The Elayne Zorn Collection measures 11 linear feet and contains thousands of photographic objects including negatives, slides and prints. The collection material spans the years of Zorn's professional and student activity in the fields of anthropology and Latin American studies from around 1975 until 2010. The material in this collection reflects Zorn's long association with the community in Taquile, Peru which led up to the publication of her book, Weaving a Future, in 2004. Zorn also spent a significant amount of time conducting field research in Andean communities in Bolivia examining the relationships between tourism and textiles. Zorn's additional professional activities included serving as a textile collector and expert advisor for museum collections and exhibitions as well as performing academic duties at the University of Central Florida.
These records consist of departmental correspondence and office memoranda from 1976 to 1991. Files for 1984 and 1988 are missing. The records were created mostly by Milton Sonday and Gillian Moss, and concern subjects such as exhibition loans, textile scholarship, catalogs and publications, public inquiries, the donation and acquisition o...
Account book of an unidentified merchant living in an unknown location; includes entries for dry goods and other items purchased and sold.
This accession consists of flag files created and maintained by the Division of Home and Community Life. The flag files consist of research and documentation of the various versions of the United States flag as well as textile examinations of flags conducted by curators. Staff represented included Katherine Dirks, associate curator; Rita ...
The papers of weaver, textile designer, and businesswoman Dorothy Liebes are dated circa 1850-1973 (bulk 1922-1970), and comprise 25 linear feet. Biographical information, subject files, correspondence, writings, artwork, financial records, scrapbooks, textile samples, printed material, sound recordings, and photographs document Liebes' career and personal life. Her second husband, Associated Press Reporter Relman "Pat" Morin, is also represented in the collection, although to a much lesser extent.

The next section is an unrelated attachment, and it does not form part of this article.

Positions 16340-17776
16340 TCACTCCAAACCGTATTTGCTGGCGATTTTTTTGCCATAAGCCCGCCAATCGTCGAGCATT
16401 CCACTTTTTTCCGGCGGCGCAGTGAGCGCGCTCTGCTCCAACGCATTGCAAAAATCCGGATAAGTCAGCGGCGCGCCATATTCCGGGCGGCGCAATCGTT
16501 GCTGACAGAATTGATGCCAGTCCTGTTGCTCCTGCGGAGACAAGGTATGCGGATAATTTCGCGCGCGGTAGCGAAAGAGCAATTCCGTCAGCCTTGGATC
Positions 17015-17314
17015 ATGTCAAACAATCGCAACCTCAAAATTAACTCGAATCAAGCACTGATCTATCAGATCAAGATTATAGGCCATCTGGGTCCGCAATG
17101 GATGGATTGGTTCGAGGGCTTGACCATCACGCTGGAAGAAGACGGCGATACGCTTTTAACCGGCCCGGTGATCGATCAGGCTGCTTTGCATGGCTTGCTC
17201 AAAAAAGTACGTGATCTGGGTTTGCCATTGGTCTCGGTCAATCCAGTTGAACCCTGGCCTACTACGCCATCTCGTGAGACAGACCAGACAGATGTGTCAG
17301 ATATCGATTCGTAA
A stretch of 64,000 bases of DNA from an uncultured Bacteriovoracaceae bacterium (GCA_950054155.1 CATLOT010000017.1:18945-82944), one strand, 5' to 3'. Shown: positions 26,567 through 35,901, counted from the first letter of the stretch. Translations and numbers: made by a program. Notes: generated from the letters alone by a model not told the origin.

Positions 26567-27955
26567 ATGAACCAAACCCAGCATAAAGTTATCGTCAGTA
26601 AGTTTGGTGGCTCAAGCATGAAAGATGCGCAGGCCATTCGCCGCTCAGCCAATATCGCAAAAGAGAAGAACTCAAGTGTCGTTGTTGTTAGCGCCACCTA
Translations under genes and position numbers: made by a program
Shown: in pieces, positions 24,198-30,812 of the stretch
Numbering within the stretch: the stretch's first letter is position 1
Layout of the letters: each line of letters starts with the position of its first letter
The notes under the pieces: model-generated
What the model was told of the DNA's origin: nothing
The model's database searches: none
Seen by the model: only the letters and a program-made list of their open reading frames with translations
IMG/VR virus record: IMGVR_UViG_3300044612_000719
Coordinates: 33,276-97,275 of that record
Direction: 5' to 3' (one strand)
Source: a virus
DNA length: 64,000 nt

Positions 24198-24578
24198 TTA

Photographs depicting indigenous peoples, antiquities, implements, textile types, and scenery in Assam, Arunachal Pradesh, and other areas of northeastern India. Represented photographers include Elizabeth Bayley Willis, Verrier Elwin, Panna Pal, R. Pyngrope, and other photographers.
The papers of contemporary Color Field painter and educator Sam Gilliam measure 7.9 linear feet and date from 1957 to 1989. The papers include biographical material, correspondence, writings, business records, printed material, subject files, a scrapbook, artwork, and photographic material that document Gilliam's life from his time as a student through his teaching, professorial, and artistic career. The collection highlights Gilliam's close involvement with the art institutions, racial politics, and artistic innovation taking place in 1960s through 1980s America, specifically in Washington D.C.
The Charlene Hodges Byrd collection measures 43 linear feet, and dates from circa 1750-2009, with the bulk of the material dating from 1880-1960. The collection documents the personal life and professional career of Charlene Hodges Byrd, an African American teacher from Washington, D.C., along with material for several related families from Pennsylvania, Maryland, and Washington, D.C. Family members prominently represented include Sarah A. Shimm, teacher and essayist under the name Faith Lichen; her daughters Erminie F. Shimm and Grace E. Shimm Cummings, both teachers; and Byrd's mother, Joyce Ethel Cummings Hodges, also a teacher. Correspondence and writings chiefly discuss family life, religion, race, education, and the relationship with Frederick Douglass and his family. The collection is arranged in 10 series: Biographical Material, Correspondence, Writings, Subject Files, Financial and Legal Records, Printed Material, Volumes, Memorabilia, Textiles, and Photographs.
This finding aid was digitized with funds generously provided by the Smithsonian Institution Women's Committee.
The Scurlock photographic studio was a fixture in the Shaw area of Washington, D.C. from 1911 to 1994, and encompassed two generations of photographers, Addison N. Scurlock (1883-1964) and his sons George H. (1920- 2005) and Robert S. (1916-1994). Subseries 4.8 consists of black and white silver gelatin negatives. An overview to the entire Scurlock collection is available here: Scurlock Studio Records